Hidden pain behind huge tax increases
TAXES rose 8 per cent over the past year, forcing Australians to tighten their belts and cut spending, the Reserve Bank revealed yesterday.
Reserve Bank assistant governor Luci Ellis said higher tax and insurance payments are "dragging on disposable income'', as consumers spend less on housing, cars and household goods.
"In the past year, taxes paid by households increased by around 8 per cent, more than double the rate of growth in gross household income of 3.5 per cent,'' she told a housing industry breakfast yesterday.
Dr Ellis said the "rule of thumb'' is for tax payments to rise 1.4 per cent for every 1 per cent increase in household income.
"The ratio is more like a bit over two-to-one at the moment, rather than 1.4 to one,'' she said.
"For all of the past six years, growth in tax paid has exceeded income growth by an above-average margin, at a time when income growth itself has been slow.''
Dr Ellis said tax windfall was partly due to "bracket creep" - where a pay rise pushes taxpayers into a higher tax bracket.
She said an Australian Taxation Office compliance crackdown had boosted taxation revenue, while landlords were claiming lower deductions for record-low interest payments on investment property loans.
The federal government's tax take, as a share of household income, is at its highest level in 15 years.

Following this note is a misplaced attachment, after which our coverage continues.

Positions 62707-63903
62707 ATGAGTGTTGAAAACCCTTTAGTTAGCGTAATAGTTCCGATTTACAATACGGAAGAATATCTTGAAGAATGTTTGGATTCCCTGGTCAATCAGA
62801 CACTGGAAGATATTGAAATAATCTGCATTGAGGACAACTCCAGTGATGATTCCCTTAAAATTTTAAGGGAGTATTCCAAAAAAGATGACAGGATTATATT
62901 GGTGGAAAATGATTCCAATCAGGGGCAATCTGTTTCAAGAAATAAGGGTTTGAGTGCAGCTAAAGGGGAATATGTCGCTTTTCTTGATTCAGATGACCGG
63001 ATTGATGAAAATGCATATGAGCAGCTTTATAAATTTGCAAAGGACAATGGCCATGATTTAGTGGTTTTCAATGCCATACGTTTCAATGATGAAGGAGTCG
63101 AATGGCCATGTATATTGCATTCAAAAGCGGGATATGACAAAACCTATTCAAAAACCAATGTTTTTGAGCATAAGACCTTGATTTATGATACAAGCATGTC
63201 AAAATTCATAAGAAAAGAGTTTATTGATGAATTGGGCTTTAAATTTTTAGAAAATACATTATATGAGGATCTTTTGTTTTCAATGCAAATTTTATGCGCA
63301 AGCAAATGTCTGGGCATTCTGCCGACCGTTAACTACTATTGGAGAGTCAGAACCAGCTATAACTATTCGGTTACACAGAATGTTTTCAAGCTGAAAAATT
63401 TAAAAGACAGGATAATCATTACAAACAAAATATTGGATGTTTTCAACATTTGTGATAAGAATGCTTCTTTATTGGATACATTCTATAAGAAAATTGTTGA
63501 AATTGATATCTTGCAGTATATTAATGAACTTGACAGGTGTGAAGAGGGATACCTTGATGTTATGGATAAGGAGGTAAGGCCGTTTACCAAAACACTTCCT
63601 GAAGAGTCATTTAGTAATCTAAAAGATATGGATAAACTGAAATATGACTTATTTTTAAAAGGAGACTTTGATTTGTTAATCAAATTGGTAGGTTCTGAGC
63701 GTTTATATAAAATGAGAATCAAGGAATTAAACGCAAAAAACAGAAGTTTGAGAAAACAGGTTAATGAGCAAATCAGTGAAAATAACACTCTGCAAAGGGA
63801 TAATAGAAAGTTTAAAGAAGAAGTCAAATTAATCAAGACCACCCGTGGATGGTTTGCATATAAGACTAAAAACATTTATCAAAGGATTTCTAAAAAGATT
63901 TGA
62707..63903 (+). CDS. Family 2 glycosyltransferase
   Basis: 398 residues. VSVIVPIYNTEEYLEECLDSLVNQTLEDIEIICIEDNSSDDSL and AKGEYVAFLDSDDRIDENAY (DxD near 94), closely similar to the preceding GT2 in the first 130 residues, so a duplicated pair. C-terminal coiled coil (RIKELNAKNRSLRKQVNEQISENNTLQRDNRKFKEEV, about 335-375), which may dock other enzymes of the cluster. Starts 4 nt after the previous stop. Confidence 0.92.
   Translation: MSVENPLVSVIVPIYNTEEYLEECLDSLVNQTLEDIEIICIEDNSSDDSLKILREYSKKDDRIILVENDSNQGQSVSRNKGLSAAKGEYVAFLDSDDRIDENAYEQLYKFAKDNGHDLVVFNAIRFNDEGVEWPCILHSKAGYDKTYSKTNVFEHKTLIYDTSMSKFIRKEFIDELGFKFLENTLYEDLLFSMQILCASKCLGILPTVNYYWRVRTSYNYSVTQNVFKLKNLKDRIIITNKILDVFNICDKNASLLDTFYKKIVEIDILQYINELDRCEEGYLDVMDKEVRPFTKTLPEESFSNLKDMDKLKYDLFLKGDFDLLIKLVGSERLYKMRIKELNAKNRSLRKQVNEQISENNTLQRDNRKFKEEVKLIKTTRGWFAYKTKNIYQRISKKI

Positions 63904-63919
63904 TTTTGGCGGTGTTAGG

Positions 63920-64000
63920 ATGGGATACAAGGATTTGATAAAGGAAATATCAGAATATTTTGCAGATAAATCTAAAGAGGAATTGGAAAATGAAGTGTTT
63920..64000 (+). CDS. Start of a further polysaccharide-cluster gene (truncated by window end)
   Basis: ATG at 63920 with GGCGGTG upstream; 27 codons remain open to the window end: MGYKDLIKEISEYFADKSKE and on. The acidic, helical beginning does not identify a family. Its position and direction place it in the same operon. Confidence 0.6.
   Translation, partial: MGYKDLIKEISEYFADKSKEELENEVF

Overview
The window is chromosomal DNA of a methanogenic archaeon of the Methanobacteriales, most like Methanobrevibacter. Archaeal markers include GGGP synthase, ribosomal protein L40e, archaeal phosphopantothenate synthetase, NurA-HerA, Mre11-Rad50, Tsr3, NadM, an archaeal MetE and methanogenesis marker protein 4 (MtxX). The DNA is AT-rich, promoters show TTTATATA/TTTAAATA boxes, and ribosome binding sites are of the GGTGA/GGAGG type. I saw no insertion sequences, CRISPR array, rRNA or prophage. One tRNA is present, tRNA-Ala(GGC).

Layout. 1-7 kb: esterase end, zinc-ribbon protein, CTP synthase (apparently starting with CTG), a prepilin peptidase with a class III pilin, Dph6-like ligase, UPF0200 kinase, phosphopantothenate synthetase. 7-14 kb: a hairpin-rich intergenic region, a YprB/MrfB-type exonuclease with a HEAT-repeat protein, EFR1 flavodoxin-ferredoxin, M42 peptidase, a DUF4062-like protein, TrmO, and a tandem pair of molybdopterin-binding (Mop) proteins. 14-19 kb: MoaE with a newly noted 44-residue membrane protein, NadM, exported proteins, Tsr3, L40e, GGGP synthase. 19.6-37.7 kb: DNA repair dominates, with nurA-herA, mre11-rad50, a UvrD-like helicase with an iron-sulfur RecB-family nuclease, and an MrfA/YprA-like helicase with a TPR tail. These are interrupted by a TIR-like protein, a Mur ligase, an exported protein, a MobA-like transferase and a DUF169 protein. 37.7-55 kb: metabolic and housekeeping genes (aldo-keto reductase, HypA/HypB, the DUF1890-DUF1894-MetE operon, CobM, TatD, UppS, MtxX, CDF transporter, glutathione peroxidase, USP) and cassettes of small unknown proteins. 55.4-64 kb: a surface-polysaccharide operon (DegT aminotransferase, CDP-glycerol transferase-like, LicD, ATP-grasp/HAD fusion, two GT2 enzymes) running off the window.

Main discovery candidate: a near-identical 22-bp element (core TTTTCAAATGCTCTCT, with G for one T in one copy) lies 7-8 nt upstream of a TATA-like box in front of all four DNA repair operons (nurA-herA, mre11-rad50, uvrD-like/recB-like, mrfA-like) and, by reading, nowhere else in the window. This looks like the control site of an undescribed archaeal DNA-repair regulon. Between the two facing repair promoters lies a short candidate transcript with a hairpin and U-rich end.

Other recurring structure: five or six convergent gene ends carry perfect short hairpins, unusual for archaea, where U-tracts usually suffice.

The mid-year budget review in December showed the government would collect $457 billion in taxes this financial year - $17 billion more than was predicted in last year's May budget.
Prime Minister Scott Morrison is likely to use next week's federal budget to accelerate his planned tax cuts, kicking off the May election campaign.
Last year the federal government legislated tax cuts totalling $140 billion over a decade.
Workers earning up to $90,000 a year will get a tax offset worth as much as $530 this financial year - but those earning more must wait up to five years for tax relief.
The Reserve Bank's assistant governor said Australians were spending less, especially on cars and household goods.
She said businesses income was "weak'' among farmers, tradies and real estate agents, and would not recover in the "very near term''.
"When housing prices decline, turnover also declines,'' she said.
"This means there are fewer people moving house and realising their old couch doesn't fit or they need new furnishings in the extra bedroom.''
House prices fell by an average of 7.8 per cent in Sydney and 6.4 per cent in Melbourne last year but were stable in Brisbane, based on the latest Australian Bureau of Statistics data.